Smith appealed, claiming the evidence was insufficient to sustain his conviction and also reiterating his claim that the criminal statute was unconstitutionally vague. In a split opinion, the Court of Appeals reversed and vacated Smith's conviction.
Smith v. State, 982 N.E.2d 348, 363 (Ind.Ct.App. 2013).
Without needing to reach the question of the statute's constitutionality, the majority concluded that the State failed to present sufficient evidence that Smith had reason to believe G.G. had been a victim of child abuse as required by the reporting statute, because neither he nor his fellow administrators believed that a student-on-student rape was child abuse as defined by the Indiana Code, and it also interpreted the statutory scheme to permit a reasonable investigation made in good faith. Id. at 362-63. Judge Vaidik dissented, believing that the majority's interpretation of the reporting requirements to first allow a reasonable investigation undermined the purpose behind the statutory scheme and might operate to discourage, rather than encourage, the reporting of child abuse. Id. at 363-66 (Vaidik, J., dissenting).
We granted transfer, thereby vacating the Court of Appeals opinion.
Smith v. State, 987 N.E.2d 70 (Ind. 2013) (table); Ind. Appellate Rule 58(A).
Criminal Liability Under Indiana's Child Abuse Reporting Statutes
Indiana Code article 31-33 contains a statutory structure to govern the reporting and investigation of child abuse and neglect. The structure's purpose is to:
(1) encourage effective reporting of suspected or known incidents of child abuse or neglect;
(2) provide effective child services to quickly investigate reports of child abuse or neglect;
(3) provide protection for an abused or a neglected child from further abuse or neglect;
(4) provide rehabilitative services for an abused or a neglected child and the child's parent, guardian, or custodian; and
(5) establish a centralized statewide child abuse registry and an automated child protection system.
Ind. Code § 31-33-1-1 (2008). In furtherance of those aims, the statutes in this article provide that " an individual who has reason to believe that a child is a victim of child abuse or neglect shall make a report as required by this article." Ind. Code § 31-33-5-1 (2008). If the individual is " a member of the staff of a medical or other public or private institution, school, facility, or agency, the individual shall immediately notify the individual in charge." Ind. Code § 31-33-5-2(a) (2008). That " individual in charge . . . shall report or cause a report to be made." Ind. Code § 31-33-5-2(b). The report must be made " immediately . . . to: (1) the department [DCS]; or (2) the local law enforcement agency." Ind. Code § 31-33-5-4 (2008).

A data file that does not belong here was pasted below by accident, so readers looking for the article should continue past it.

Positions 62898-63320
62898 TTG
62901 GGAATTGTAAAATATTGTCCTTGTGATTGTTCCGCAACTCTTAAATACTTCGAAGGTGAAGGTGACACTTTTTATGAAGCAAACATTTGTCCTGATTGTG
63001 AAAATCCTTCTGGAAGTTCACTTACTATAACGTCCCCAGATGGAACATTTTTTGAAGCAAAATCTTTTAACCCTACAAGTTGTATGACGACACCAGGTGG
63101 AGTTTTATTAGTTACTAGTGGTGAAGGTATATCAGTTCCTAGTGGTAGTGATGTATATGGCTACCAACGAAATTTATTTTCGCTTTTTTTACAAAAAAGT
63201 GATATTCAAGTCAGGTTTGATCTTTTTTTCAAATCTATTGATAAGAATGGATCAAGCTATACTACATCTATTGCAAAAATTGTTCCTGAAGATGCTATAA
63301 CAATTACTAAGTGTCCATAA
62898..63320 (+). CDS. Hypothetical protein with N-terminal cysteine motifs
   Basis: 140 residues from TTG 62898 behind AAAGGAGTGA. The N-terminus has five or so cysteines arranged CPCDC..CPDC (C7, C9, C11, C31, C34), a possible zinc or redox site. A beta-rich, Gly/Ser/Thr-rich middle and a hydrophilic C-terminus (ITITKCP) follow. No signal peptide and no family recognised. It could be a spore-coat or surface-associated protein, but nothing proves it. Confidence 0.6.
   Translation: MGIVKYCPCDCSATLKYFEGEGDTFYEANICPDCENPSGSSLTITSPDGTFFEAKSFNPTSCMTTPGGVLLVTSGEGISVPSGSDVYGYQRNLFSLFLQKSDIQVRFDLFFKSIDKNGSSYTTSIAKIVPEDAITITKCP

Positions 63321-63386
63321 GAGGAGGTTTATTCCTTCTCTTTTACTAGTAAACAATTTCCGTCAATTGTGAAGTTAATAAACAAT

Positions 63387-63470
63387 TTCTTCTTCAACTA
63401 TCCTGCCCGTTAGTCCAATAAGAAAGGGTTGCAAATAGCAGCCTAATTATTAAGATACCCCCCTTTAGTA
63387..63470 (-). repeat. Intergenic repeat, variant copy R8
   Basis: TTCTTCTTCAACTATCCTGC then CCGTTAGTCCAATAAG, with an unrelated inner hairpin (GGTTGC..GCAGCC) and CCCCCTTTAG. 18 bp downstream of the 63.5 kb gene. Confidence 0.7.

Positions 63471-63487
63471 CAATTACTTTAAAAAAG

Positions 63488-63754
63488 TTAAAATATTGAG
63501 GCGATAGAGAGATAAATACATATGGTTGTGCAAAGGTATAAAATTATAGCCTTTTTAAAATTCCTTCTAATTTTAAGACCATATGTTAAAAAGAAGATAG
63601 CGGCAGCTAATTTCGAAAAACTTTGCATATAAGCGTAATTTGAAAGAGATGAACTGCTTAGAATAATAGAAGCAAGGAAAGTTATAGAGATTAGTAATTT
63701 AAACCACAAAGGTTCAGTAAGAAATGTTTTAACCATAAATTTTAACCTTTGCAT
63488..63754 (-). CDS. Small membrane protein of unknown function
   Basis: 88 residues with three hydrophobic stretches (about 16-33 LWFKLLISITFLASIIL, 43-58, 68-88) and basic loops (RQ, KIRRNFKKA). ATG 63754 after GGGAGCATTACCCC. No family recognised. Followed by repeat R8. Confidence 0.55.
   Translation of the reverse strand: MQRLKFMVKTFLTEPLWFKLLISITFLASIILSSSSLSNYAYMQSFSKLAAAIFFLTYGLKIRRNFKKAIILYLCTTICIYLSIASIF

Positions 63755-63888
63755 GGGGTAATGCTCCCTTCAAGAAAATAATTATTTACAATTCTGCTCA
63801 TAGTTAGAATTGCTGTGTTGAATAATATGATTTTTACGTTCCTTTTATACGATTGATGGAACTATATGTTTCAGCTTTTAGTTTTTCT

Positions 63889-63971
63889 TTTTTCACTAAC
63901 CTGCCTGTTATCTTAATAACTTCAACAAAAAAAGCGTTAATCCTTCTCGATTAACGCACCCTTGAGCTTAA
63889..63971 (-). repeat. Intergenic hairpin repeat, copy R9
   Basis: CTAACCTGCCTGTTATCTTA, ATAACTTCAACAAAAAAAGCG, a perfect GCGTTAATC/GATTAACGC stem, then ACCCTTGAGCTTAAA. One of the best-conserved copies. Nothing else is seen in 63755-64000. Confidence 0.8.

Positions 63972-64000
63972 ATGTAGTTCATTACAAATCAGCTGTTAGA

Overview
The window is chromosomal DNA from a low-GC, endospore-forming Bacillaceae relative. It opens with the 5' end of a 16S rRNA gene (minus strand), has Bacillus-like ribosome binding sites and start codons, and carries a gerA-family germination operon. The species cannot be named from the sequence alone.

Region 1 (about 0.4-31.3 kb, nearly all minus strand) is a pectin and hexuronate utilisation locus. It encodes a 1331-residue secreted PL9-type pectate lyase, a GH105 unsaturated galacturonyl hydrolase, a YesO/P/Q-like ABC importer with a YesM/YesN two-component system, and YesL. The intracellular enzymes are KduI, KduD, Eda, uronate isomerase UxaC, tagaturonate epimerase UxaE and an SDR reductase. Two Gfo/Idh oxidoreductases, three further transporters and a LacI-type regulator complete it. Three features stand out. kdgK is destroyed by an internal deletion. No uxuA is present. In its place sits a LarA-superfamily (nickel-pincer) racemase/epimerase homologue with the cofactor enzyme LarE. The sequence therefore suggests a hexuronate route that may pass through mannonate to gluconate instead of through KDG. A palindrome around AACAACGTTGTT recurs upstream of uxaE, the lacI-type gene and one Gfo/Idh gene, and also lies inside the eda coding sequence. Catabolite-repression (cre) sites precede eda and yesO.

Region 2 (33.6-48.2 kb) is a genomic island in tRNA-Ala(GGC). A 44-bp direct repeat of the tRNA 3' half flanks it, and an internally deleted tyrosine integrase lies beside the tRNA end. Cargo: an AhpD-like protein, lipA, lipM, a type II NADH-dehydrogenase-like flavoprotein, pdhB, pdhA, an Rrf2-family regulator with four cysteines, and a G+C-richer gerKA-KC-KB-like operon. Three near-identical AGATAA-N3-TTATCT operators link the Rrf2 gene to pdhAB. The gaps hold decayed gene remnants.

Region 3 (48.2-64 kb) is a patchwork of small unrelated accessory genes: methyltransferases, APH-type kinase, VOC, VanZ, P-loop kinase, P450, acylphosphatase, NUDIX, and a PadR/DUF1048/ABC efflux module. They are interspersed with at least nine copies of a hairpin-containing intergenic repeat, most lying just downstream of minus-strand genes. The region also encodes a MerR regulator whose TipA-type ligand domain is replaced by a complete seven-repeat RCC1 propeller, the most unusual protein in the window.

An individual has " reason to believe" a child is a victim of child abuse or neglect when the individual is presented with " evidence that, if presented to individuals of similar background and training, would cause the individuals to believe that a child was abused or neglected." Ind. Code § 31-9-2-101 (2008). And at the time of the incident here, a " victim of child abuse or neglect" was defined in relevant part as " a child described in: (1) IC 31-34-1-1 through IC 31-34-1-5." Ind. Code § 31-9-2-133(a) (2008).
That range of statutory provisions--" IC 31-34-1-1 through 31-34-1-5" --establishes the fixed set of circumstances under which a child might be found to be a child in need of services, or CHINS. Of those circumstances, section 31-34-1-3 applies here, as it provides that
(a) A child is a child in need of services if, before the child becomes eighteen (18) years of age:
(1) the child is a victim of a sex offense under:
(A) IC 35-42-4-1;
* * *
(2) the child needs care, treatment, or rehabilitation that:
(A) the child is not receiving; and
(B) is unlikely to be provided or accepted without the coercive intervention of the court.
Ind. Code § 31-34-1-3(a) (2008). And, finally, the relevant portion of Indiana Code § 35-42-4-1
--the criminal provision for rape--defines that offense as occurring when a person " knowingly or intentionally has sexual intercourse with a member of the opposite sex when: (1) the other person is compelled by force or imminent threat of force." Ind. Code § 35-42-4-1(a) (2008).
The statutes presume that a person making such a report is acting in good faith, and immunize such good-faith conduct from civil or criminal liability. Ind. Code § § 31-33-6-1, -3 (2008). But failure to comply with section 31-33-5-1 is a class B misdemeanor. Ind. Code § 31-33-22-1(a).
Therefore, in order for the State to successfully convict Smith of the class B misdemeanor offense of failure to report child abuse or neglect, it was required to ...